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“Typically, the most popular denims in the world will be a 3-by-one right-hand twill weave, 10 to 12 ounces, red cast (vs. green cast), and – at this time – vertical slubs instead of cross hatch,” Scott Morrison said, standing facing a wall of heavyweight selvedge denim in his SoHo store, 3×1. He had not been speaking in tongues; he was simply speaking the language of denim. Morrison grew up in Rancho Mirage, California, played golf as being a kid, went to the University of Washington to try out golf on a scholarship, drafted a business plan in college to launch a golf company, then finally moved to New York City in 1997 and began in on denim.

He arrived at the party at the right time. “I remember going and purchasing a couple of Replay Jeans and studying the inside and going, ‘Holy shit, what exactly is Manufactured in Japan? Japanese Denim? Japanese Wash?’ These people were $125, which at the time was $25 higher priced than any other product these were making.” This was an advantageous enlightenment; from the late ’90s – Morrison places it around 1999 – onward, premium denim has been booming. What started with Earl Jean, Frankie B and his awesome Paper Denim & Cloth then moved into 7 For Those Mankind, JBrand, True Religion. Then your wave really caught on and leading as much as the present premium denim companies have started ad infinitum.

In 1999, Morrison and Ken Girard, head of Cone Mills product development, traveled to Japan. Morrison said that at that time, the Cone Mills selvedge shuttle looms in N . C . were still. Selvedge, or “self-edge” denim (so named for the tightly woven band on the end of sheet of denim), was the classic kind of denim – “it’s the record player from the denim industry,” said Morrison – and Cone Mills is probably the founding fathers from the fabric. Starting in 1891, these people were a premier fabric manufacturer, and through the early and mid-1900s, they made only one sort of denim: selvedge denim on shuttle looms. But as technology evolved and also the economy demanded faster, cheaper denim, the newest rapier, projectile and air jet looms took over production.

When Morrison and Girard headed to Japan, no one was ordering the slower, more costly japanese selvedge denim. “At enough time, the large brands, Gap, J.Crew, Esprit, Levis, Lee, Wrangler – every one of the American brands were centered on this moderate price point.”What Morrison found in Japan were mills concentrating on premium denim from the sort North America once made. He remembers it being better across the board, from fabrics to sewing to wash. Plus it left an impact. “My dogs were named after Japanese denim mills – Kurabo and Nishimbo. I used to be a bit obsessed, to put it mildly.”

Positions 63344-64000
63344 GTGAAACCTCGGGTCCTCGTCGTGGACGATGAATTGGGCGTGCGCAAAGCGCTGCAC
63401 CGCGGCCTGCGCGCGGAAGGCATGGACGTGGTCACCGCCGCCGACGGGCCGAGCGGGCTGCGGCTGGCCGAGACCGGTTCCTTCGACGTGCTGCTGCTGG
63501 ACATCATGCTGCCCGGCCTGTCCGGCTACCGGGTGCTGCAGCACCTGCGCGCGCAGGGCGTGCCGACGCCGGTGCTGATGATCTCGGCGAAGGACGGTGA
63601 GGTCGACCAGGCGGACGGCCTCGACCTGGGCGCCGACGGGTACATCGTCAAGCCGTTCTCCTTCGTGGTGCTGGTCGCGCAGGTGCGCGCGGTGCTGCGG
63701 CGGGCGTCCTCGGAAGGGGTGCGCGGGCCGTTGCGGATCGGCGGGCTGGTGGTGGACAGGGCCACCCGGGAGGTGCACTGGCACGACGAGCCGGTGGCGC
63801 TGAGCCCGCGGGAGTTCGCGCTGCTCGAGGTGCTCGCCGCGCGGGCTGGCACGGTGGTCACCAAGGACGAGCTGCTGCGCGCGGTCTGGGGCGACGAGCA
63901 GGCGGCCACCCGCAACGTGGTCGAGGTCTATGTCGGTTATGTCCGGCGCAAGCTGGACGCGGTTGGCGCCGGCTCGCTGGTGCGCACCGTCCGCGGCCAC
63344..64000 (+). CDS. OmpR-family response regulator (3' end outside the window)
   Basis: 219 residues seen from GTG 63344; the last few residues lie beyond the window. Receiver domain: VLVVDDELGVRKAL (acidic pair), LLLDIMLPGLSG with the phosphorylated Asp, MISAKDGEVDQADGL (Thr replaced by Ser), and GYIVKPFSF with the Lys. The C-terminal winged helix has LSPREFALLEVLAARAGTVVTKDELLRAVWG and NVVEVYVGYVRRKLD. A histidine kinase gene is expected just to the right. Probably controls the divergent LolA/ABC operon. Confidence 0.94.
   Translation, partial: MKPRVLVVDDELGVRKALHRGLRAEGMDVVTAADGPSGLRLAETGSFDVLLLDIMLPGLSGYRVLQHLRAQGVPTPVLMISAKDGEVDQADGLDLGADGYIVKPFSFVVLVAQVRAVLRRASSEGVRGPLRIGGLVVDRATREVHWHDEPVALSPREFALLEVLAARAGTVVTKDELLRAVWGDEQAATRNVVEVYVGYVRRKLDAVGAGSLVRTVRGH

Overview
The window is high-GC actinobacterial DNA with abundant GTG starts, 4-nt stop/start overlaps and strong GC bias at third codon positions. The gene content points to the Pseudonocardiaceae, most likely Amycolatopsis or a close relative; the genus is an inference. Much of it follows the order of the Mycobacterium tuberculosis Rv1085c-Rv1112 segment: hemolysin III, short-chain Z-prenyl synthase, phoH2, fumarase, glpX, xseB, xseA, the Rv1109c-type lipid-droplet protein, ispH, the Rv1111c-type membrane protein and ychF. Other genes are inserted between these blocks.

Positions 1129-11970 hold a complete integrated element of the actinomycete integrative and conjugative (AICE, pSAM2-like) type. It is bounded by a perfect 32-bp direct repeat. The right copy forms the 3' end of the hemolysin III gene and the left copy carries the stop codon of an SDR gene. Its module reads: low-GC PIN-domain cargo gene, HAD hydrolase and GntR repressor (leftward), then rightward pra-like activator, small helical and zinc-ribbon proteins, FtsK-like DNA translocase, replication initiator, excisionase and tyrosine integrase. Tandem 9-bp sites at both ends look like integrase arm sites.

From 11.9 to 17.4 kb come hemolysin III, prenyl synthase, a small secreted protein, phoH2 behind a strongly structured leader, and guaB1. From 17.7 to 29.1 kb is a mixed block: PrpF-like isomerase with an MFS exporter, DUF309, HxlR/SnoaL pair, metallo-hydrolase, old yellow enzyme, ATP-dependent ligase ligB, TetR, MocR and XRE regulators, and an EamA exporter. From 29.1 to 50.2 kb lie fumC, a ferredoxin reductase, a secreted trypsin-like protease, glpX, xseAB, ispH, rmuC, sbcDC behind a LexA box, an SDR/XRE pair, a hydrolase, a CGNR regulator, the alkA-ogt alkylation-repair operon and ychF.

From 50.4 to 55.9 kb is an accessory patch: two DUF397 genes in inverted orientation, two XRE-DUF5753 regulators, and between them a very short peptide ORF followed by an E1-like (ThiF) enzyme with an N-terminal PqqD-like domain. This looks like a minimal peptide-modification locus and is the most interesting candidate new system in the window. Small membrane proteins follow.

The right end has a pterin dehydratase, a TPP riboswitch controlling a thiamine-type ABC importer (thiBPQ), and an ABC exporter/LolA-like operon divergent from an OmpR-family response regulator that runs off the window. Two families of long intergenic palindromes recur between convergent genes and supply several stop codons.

After that trip, Morrison’s travels in Japan (and also in Italy) continued, as did his study of premium denim manufacturing. He believed he wasn’t the only one who’d buy into this domestically born, internationally perfected practice. Morrison’s idea – shared by only a couple other premium denim companies at the time – would be to bring this quality to American jeans. “The premise was, why can’t we do the same thing inside the States?” said Morrison. He did, but it didn’t catch on right away. He says his initial two forays into offering selvedge denim failed miserably; customers weren’t ready for $250 jeans. He remembers that things which we take for granted on jeans today – oven baking, 3D-whiskering, hand sanding, bleach sponging – didn’t even exist till the early aughts. But Morrison held his vision, and through two companies, Paper Denim & Cloth and Earnest Sewn, Morrison evolved with America’s fascination with premium denim.

Finally, in the year 2011, he started 3×1, his most specialized project up to now. 3×1, supplies the largest collection of selvedge denim in the world. They have got, at any given time, 70 rolls of selvedge on their own “denim wall,” and through the years have introduced a lot more than 1000 various kinds of selvedge denim, sourced from 22 different mills around the globe. “The denim luhoxj the mills are definitely the rockstars from the shop,” Morrison said. 3×1 focuses on specialty, and they also meet the needs of a distinct, particular client. “I know our customer will be the one guy that’ll walk in and stay like, ‘That’s fu.cking awesome, that’s the things i want,’” said Morrison.

To access that point takes a little bit of education. And without digging through the annals of denim geek forums, it takes a bit of translating. So, Morrison accessible to provide a lay of the selvedge land – a review of what to consider when purchasing premium denim.